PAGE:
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post #1 of 33 Old 11-13-2009 Thread Starter
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Jack Line - Home Made?

Wonder if I'm missing something. Rather than paying over one hundred fifty dollars for webbing jack lines, can't I just buy 1 ", type 18 webbing and and make my own? If so and my intent is to run one up both sides and clip lines to base of cleat and then run back to tie off/adjust on stern cleats, what type of clip/biner suggested for one end of each line. I don't want them sewn together at bow point. .58 cents a foot on the webbing looks pretty good.
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post #2 of 33 Old 11-13-2009
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WELL

Its a life and death tool i would want to be sure the bargin was not going to die from UV in two weeks

We just tie off the ends on stern cleats

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post #3 of 33 Old 11-13-2009 Thread Starter
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Yes, I would tie off to stern as well. The U/V thing is interesting as I've found nothing to suggest that the webbing is treated any differently for off the shelf jack lines from marine supply sources. That is, I think (and wonder) if it is just basic 1 ", type 18 with heavy duty clip and sewing already done. Actually the price I just saw was for 250.00 for a set.
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post #4 of 33 Old 11-13-2009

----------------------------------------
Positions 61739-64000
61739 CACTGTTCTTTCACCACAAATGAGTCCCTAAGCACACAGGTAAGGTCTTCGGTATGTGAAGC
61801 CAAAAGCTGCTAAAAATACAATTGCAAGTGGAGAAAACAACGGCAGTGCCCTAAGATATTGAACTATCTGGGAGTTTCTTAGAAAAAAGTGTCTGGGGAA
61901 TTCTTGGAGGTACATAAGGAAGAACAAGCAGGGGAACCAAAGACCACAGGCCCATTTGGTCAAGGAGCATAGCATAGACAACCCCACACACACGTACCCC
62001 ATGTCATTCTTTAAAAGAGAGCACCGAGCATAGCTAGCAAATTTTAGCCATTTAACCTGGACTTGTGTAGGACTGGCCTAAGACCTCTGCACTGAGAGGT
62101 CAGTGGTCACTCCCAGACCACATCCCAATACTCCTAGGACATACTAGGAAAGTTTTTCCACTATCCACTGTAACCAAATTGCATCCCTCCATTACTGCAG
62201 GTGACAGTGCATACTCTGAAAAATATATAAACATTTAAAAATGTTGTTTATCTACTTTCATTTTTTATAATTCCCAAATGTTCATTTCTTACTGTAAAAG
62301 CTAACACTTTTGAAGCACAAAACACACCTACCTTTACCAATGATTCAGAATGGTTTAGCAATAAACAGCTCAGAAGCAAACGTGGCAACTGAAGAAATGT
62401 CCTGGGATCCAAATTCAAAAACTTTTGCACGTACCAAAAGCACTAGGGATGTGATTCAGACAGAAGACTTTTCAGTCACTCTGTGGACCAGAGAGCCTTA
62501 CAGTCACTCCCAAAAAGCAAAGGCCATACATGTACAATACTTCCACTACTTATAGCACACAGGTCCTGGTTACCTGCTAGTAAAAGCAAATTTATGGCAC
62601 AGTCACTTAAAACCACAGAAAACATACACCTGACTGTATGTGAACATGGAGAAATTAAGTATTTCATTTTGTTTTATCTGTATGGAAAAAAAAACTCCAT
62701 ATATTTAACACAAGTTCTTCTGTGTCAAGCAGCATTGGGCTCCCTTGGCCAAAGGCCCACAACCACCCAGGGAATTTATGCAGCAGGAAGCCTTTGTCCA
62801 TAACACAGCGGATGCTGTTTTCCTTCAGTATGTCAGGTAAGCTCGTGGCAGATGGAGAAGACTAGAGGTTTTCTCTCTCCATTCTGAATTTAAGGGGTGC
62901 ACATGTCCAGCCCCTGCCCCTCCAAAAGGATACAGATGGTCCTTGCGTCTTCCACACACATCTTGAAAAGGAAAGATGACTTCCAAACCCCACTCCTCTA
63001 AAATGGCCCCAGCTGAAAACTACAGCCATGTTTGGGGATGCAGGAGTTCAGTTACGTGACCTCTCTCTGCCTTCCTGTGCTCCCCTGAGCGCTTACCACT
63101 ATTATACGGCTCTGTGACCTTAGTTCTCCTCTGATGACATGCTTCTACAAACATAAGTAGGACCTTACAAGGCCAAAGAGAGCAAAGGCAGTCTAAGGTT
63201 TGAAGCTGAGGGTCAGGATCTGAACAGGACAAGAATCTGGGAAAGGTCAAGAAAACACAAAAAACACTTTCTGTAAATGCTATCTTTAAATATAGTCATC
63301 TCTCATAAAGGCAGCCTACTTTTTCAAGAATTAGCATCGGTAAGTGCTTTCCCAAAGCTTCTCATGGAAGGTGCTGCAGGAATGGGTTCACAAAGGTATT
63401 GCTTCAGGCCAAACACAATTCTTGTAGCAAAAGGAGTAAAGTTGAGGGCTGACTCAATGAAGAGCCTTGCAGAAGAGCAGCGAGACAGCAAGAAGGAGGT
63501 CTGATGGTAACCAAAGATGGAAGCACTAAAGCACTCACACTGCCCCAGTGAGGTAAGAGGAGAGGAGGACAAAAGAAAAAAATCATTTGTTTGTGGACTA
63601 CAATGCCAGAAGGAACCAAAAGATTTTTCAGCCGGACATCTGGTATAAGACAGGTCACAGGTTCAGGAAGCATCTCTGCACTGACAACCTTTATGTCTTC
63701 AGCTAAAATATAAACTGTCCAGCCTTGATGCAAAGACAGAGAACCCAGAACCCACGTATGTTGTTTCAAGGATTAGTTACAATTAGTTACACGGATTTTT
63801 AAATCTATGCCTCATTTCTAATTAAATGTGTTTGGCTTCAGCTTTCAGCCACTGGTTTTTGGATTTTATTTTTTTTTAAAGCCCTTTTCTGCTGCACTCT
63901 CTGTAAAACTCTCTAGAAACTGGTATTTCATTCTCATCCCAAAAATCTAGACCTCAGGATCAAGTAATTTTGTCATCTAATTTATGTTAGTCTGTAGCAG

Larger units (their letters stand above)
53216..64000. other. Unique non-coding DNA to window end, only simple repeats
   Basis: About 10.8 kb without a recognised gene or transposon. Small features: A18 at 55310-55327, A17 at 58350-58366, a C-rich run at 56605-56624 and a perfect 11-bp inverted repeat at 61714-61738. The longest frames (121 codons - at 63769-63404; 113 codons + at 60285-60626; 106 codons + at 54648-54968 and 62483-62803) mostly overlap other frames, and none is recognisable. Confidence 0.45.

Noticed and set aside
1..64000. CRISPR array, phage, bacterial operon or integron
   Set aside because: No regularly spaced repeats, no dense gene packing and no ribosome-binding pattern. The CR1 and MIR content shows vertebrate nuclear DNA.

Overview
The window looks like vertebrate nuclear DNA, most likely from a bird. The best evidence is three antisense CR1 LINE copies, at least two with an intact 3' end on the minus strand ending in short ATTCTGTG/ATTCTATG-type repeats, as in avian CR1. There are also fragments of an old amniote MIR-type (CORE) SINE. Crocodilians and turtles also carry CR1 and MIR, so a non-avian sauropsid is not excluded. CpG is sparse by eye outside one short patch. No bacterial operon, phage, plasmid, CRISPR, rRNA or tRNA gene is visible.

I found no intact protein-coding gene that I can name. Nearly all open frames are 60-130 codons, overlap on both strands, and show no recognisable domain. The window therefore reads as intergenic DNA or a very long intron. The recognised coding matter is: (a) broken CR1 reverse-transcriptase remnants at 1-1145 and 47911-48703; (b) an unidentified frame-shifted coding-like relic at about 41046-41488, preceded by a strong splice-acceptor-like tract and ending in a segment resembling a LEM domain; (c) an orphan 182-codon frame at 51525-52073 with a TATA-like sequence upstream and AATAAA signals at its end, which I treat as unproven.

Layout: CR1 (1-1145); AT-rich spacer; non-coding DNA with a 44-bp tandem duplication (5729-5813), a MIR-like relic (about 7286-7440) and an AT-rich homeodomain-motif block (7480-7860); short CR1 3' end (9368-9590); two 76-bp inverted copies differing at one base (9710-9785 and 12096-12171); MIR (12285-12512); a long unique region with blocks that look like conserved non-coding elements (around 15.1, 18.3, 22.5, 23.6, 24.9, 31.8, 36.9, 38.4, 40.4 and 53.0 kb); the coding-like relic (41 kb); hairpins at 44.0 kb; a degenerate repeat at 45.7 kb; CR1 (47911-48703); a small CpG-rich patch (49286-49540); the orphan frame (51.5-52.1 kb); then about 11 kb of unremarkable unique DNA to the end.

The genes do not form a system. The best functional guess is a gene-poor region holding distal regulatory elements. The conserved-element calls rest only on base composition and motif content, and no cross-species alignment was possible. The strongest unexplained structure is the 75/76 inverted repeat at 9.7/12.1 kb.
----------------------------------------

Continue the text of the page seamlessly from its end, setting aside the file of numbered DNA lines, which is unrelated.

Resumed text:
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Don't use stern cleats, aft jack lines should be tied off about 6 feet (length of tether)from the stern thus you aren't being draged behind the boat. unless you are bait!
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post #5 of 33 Old 11-13-2009
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I trust my life regularly to off the shelf webbing while climbing. Lets err on the side of caution and say it does suffer from UV exposure, and you're going to want to replace it once a year, or even twice? I pay about 30c a foot for 18kn rated webbing, and it takes all of, what, 5 minutes to rig them if you have the tie off points/cleats installed? Sounds like a win to me.

disclaimer: I am not a rigger, nor do I have any professional expertise with boats or life saving devices.

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post #6 of 33 Old 11-13-2009
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On ours we have an "eye" sewn at the bow end that goes under and then over the cleat centered just aft of the bow. We then go back to cleats about seven feet from the stern and tie them off there.

Two questions:

1 - are you willing to trust your life to the webbing (my answer is yes)
2 - are you willing to trust your life to your sewing of the "eye" - again, my answer is yes.

And for that price - I can replace them just about as often I we want. And, I bet I could lift a truck with the webbing. - but that is just a guess.

UV degradation?? Ours are inside the cabin unless rigged. In most cases they don't get rigged because in most cases we stay put if we are going to need jack lines. Always rigged and used for night sailing and we have found that there is not a lot of UV degradation to the jack lines at night.